Where the Vans Go: Mari’s Place for the Arts
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Where the Vans Go: Mari’s Place for the Arts

Sep 29, 2022

Whether it’s penning a poem, painting a masterpiece, strumming the guitar, or self-expression through dance, Mari’s Place for the Arts has been nurturing creativity and confidence in children and teens in the Everett area since 2010. Mari’s Place for the Arts provides local youth an opportunity to explore their creative side through art and cultural enrichment classes. 

In 2010, Founder Mary Toews saw a need in her community that she was determined to meet. “There were no affordable or free arts programs for children. Childhood is when you’re discovering who you are — and the arts are a big part of that,” she says.

For Toews, bringing these programs to her community is a passion. 

“I went to Mexico, sold everything I own there and used that money to start my organization here. I want to, in some way, pay back the community for what they have given me for years,” she says. Her mission? “A world where every child has access to quality artistic and cultural education programs.”

“All children should have the chance to explore the arts and find their talents,” she says. “We give the opportunity to anyone who needs it. Children are planting the seeds of who they will become. We want to help them grow.” 

Her nonprofit was awarded a 12-passenger van in 2022 through Community Transit’s Van GO program. The vehicle  has quickly become a vital tool in the services Mari’s Place provides. 

Vans reaching the end of their service life with Community Transit’s Vanpool shared commute program can get a second chance to make a difference in the community by being awarded to local nonprofit organizations. Community Transit’s Van GO competitive grant program launched in 2000 and has since awarded 158 vans and wheelchair lift-equipped paratransit vehicles to qualified 501(c)3 organizations throughout Snohomish County. In 2021, 42 nonprofit groups submitted applications. Recipients were chosen based on how they proposed to use the vehicles to serve their communities.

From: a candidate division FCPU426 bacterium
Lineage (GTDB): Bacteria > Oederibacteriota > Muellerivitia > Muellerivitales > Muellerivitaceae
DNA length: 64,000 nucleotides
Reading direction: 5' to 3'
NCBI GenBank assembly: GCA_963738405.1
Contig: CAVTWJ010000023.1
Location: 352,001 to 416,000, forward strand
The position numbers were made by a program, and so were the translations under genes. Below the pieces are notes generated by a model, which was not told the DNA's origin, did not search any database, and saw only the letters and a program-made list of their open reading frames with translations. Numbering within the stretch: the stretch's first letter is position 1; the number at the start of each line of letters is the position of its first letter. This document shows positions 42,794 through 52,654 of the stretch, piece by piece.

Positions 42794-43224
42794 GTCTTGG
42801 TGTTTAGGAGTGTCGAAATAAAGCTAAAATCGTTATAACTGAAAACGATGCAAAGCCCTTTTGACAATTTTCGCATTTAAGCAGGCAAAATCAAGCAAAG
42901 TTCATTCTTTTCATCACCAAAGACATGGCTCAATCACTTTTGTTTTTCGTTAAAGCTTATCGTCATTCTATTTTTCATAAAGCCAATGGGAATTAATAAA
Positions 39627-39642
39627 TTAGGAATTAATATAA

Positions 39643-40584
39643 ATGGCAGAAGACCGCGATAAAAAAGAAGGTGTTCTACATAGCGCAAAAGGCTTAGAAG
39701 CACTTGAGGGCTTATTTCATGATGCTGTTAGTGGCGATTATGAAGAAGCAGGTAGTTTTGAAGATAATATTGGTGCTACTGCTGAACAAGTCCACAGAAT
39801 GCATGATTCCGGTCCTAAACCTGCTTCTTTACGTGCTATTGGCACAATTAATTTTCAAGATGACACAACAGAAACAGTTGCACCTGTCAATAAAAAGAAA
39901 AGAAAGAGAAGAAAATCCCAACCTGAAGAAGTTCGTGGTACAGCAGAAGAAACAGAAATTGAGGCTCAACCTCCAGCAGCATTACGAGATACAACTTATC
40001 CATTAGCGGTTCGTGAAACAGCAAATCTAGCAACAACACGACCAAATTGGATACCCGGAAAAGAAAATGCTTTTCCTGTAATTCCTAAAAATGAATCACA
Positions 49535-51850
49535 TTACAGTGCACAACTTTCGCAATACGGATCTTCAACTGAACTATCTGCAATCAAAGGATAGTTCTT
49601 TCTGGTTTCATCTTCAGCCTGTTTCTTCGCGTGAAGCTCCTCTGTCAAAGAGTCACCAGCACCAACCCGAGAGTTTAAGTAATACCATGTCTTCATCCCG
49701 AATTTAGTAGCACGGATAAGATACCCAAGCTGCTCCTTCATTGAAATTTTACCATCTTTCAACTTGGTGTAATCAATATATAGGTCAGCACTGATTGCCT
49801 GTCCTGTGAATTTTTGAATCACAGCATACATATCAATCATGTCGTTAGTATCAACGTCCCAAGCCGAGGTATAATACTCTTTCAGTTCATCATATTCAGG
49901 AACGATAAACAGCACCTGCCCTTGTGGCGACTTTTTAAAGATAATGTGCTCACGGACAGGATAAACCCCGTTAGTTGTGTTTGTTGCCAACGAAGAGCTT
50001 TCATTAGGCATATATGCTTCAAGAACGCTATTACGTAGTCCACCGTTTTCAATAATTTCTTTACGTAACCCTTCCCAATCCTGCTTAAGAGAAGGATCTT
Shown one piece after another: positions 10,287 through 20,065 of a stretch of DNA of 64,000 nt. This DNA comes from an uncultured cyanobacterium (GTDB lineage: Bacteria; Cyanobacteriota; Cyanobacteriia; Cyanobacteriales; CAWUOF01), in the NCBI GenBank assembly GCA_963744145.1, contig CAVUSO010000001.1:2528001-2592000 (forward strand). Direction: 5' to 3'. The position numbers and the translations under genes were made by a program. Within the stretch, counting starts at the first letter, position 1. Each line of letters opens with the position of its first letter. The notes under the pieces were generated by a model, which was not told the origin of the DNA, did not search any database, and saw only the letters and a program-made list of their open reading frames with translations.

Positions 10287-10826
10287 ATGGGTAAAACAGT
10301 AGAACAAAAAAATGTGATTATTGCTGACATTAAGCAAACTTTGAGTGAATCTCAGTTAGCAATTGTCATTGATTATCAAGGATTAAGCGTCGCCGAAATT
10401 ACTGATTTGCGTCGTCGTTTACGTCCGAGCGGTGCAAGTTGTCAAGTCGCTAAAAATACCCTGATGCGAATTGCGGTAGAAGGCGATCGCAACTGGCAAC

“I was using my own car before — the engine is tired,” she says. “The van is a blessing because I can transport the kids – take them swimming, camping, to a presentation, to an art museum, a symphony, the opera, an exhibition — everywhere. I can fit an entire class in the van!” 

All of her classes are small — no more than 12 students in each class. Students attend a one-hour class each week over a six-week period. 

“Small groups give a quality experience for the children,” she says. “When people go to graduate school, the groups are small for a reason. In smaller groups, people know your name. They get to know your talents, to know what you want to develop, “ she says. 

Small groups also help her tailor each class to what her students are excited about.

“We don’t choose what we teach for the children, we allow the children to choose. I tell my students ‘You are different. you are unique!’ And that’s why we open the doors for you here — to let you come and share your talents. If you like to write, and want to write a book, tell a poem – tell us what you want to do and we can make it happen for you. We can guide you in whatever you want to be.” 

Toews says she’s seen more and more parents looking for resources for their kids. 

A portrait by a student  of Founder Mary Toews created by a student. 

“We went from serving 400 to 500 kids each year to more than 1,000 through online classes during the year of the pandemic,” she says. 

Yet even as demand grows, Toews has found a way to serve more students. 

“We have a small space and I am the only staff person,” she says. But just one person has made quite the impact. The website features an entire gallery of colorful portraits of Toews, lovingly drawn and painted by her students. 

“One thing I want to say — I am Mexican. I am Latina. People like to divide us — by color, gender, or place we come from — but I want to serve everyone. I have heard people say that my organization is ‘only for Latinos.’ I want this to be a place where everyone is welcome. It’s important for the kids to experience that.” 

Toews also says she is thankful for the volunteers, donations, and grants that have helped her do the work she does every day. “Imagine if everyone just gave a little bit of what they receive to their community. What a beautiful world it would be!” 

Community Transit plans to grant more vehicles to local nonprofit organizations later this year. Do you know of a local organization doing important work in our community? Share this opportunity with them so they can apply when we begin taking applications. Visit communitytransit.org/vango to learn more.